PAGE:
Use this URL to cite or link to this record in EThOS: http://ethos.bl.uk/OrderDetails.do?uin=uk.bl.ethos.654463
Title: Soft power in discursive legitimisation and representation : a critical discourse analysis of China's African policy with special references to Chinese and African leadership speeches 2000 to 2009
Author: Wen , Jing
Awarding Body: Lancaster University
Current Institution: Lancaster University
Date of Award: 2011
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Abstract:
There is now a growing body of research and publications on China's presence in Africa, as China's economic and political presence in Africa and its impact on Africa have grown rapidly in the last few years. Chinese engagement in Africa has been labelled a 'soft power' approach that provokes debate and criticism both in the West and in Africa. The term 'soft power' (Nye 1990, 2004 and 2008) in the field of International Relations (IR) describes the ability of a state or other political body to indirectly influence the behaviour or interests of other political bodies through intangible power resources such as values, culture and policies. Although the wielding of soft power is largely realized through discourse, the connection between soft power and discourse has not been made explicit or discussed in detail in Nye's work. Also, there is no adequate study on 'soft power' in discourse analysis, especially in the context of contemporary Chinese foreign policy. Discursive legitimation and representation are at the centre of wi~lding soft power in international diplomatic context. This thesis aims to examine the construction of China's soft power through a qualitative discourse analysis of legitimation and representation in China's foreign policy, in particular, China's African policy. The analytical methods highlight the interconnections between discursive legitimation, representation and national identity. This research, interdisciplinary in nature, is designed to apply discourse analysis to International Relations and thus to strengthen the linkage between Critical Discourse Analysis and politics.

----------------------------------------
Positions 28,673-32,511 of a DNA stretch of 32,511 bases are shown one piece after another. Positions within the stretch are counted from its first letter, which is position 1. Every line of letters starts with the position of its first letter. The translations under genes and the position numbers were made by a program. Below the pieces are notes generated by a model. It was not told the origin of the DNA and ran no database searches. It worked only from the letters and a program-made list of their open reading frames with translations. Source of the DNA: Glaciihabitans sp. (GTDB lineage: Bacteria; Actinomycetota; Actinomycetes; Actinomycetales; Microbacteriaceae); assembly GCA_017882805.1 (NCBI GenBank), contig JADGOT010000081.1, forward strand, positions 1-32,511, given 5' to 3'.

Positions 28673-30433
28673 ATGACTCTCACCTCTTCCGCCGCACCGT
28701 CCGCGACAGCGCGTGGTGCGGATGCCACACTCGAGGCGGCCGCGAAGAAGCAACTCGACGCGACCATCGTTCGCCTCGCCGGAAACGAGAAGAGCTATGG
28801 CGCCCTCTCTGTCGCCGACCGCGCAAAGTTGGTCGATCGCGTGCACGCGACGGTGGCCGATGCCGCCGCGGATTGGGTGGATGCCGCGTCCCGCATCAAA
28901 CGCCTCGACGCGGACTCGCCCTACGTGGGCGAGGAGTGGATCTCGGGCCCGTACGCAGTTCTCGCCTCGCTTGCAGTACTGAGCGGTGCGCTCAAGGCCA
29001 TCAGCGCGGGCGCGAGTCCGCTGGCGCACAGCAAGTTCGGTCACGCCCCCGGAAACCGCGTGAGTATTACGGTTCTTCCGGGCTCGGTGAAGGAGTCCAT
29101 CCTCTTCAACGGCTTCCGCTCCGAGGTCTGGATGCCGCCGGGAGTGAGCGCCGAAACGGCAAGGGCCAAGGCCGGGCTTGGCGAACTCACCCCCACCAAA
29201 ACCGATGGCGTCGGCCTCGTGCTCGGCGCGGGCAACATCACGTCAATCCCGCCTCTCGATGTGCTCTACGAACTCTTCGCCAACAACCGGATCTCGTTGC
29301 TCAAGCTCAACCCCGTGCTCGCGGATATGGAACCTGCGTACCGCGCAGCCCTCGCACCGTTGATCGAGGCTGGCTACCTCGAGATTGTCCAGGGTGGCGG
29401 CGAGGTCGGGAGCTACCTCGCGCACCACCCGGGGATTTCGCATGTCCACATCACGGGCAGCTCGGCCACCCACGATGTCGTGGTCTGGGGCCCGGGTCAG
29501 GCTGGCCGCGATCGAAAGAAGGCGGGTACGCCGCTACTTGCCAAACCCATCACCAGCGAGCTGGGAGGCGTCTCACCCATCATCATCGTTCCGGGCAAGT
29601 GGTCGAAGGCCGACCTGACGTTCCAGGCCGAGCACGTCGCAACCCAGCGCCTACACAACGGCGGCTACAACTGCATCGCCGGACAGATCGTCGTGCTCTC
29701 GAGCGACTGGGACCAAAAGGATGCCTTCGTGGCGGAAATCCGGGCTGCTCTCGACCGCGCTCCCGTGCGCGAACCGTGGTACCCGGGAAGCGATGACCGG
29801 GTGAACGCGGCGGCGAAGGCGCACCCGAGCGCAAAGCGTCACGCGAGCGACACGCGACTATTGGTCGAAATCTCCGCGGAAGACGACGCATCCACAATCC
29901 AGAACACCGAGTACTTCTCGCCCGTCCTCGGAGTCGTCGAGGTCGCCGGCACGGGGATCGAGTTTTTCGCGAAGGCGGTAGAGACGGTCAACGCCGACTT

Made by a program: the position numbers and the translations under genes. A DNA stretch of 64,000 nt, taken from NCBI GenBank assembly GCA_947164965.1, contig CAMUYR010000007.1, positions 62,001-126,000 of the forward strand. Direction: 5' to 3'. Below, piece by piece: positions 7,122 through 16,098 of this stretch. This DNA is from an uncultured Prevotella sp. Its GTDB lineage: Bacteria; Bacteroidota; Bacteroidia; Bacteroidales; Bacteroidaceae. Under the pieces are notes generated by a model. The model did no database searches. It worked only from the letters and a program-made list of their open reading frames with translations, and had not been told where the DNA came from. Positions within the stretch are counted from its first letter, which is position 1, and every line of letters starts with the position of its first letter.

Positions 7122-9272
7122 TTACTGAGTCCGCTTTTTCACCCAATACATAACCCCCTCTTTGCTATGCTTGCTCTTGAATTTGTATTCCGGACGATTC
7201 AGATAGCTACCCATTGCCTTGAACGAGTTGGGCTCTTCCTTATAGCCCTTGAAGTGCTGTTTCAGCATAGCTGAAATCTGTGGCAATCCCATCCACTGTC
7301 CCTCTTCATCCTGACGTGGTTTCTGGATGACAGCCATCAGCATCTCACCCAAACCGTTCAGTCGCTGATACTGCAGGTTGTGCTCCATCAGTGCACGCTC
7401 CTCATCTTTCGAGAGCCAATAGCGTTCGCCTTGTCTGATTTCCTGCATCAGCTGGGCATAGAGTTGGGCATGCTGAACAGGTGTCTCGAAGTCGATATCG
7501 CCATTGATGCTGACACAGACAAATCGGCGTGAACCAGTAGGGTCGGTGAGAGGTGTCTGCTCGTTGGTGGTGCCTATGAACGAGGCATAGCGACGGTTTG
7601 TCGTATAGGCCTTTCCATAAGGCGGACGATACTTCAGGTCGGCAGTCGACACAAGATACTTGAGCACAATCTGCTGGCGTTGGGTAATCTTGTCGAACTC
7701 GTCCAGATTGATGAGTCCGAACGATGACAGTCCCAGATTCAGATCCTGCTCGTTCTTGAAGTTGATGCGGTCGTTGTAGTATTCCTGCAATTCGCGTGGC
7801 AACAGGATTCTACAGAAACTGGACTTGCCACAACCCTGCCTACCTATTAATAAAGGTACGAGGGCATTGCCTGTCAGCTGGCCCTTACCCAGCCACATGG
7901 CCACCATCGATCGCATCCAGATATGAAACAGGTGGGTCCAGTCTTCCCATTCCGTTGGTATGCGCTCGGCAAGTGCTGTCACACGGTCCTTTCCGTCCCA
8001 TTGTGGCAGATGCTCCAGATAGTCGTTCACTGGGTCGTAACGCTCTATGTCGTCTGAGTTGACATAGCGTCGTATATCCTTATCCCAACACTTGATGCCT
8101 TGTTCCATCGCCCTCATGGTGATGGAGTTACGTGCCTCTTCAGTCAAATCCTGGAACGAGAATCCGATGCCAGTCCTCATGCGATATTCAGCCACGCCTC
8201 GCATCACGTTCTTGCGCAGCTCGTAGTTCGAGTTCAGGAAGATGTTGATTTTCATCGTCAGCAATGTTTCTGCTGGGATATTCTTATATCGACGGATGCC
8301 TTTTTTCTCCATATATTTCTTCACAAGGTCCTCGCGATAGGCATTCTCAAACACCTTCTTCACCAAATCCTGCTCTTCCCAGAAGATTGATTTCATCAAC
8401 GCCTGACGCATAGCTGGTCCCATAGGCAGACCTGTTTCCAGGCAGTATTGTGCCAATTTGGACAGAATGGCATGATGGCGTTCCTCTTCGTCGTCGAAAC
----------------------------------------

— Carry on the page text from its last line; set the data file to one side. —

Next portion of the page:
Supervisor: Not available Sponsor: Not available
Qualification Name: Thesis (Ph.D.) Qualification Level: Doctoral
EThOS ID: uk.bl.ethos.654463  DOI: Not available
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